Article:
By Jim Schutze
By Rachel Watts
By Lauren Drewes Daniels
By Anna Merlan
By Lee Escobedo
By Alice Laussade
By Scott Reitz
The first thing you hear on the Electro-Magnetics' lastest album is former New Bohemian Kenny Withrow's guttural, lurching surf guitar, tuned so loose you'd think the strings were hanging off like a necklace. And that striking visual only serves to elicit more sensory response; you can almost smell the stale room sure to accompany rock like this that's so removed from the mainstream. Those are the kinds of places you're forced to go to hear a band like this one. In a sparkling, pristine venue, they'd feel awkwardly out of place.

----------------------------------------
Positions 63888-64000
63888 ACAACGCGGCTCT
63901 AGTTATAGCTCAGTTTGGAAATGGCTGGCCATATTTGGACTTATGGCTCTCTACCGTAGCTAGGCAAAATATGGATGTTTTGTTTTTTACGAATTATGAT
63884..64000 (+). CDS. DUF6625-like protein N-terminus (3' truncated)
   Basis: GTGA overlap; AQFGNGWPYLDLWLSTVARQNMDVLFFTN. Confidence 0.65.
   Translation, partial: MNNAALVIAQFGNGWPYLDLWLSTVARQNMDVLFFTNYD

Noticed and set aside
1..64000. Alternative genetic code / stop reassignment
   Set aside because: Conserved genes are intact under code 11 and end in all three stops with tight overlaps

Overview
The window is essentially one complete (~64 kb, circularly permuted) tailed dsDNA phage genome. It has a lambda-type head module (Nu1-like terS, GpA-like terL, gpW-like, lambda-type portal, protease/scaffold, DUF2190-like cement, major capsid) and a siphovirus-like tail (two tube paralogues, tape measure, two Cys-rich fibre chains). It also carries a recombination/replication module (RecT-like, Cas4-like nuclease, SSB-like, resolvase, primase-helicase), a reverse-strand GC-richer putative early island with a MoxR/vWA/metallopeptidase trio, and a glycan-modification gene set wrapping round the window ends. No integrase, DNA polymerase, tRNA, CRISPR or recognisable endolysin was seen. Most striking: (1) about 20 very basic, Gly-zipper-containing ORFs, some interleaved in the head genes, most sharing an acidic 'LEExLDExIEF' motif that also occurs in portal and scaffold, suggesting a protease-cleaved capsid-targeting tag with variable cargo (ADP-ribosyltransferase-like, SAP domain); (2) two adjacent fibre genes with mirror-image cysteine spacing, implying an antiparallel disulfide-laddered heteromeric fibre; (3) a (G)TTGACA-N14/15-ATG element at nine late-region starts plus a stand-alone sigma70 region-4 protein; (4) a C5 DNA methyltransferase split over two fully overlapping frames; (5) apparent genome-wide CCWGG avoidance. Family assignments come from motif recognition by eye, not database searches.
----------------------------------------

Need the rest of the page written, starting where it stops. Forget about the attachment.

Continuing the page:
But that's just the start: Longtime local blues singer Cricket Taylor's voice here strains with emotional distress and glides to her higher ranges tastefully and effortlessly. Combined with Withrow's guitar work, it makes for a classic sound—but one that, aside from existing under the rock 'n' roll umbrella, defies easy classification. Opener "I Know Better" has a slinkiness to it. "Open Sky" starts out lazy, then explodes, and finally settles into seductive Tarantino-like groove. "Good Cry" slows things to a trashy-yet-sexy crawl—and it's here where Taylor's convincing honesty seems to really leave its dirty ink stamp on you, taking listeners to several different emotional alcoves, all contained in a humid basement that has punk stickers peeling off the walls.
Turns out Dirty very much lives up to its name. And it's in no need of a wash. Instead, you'll want this one to linger.
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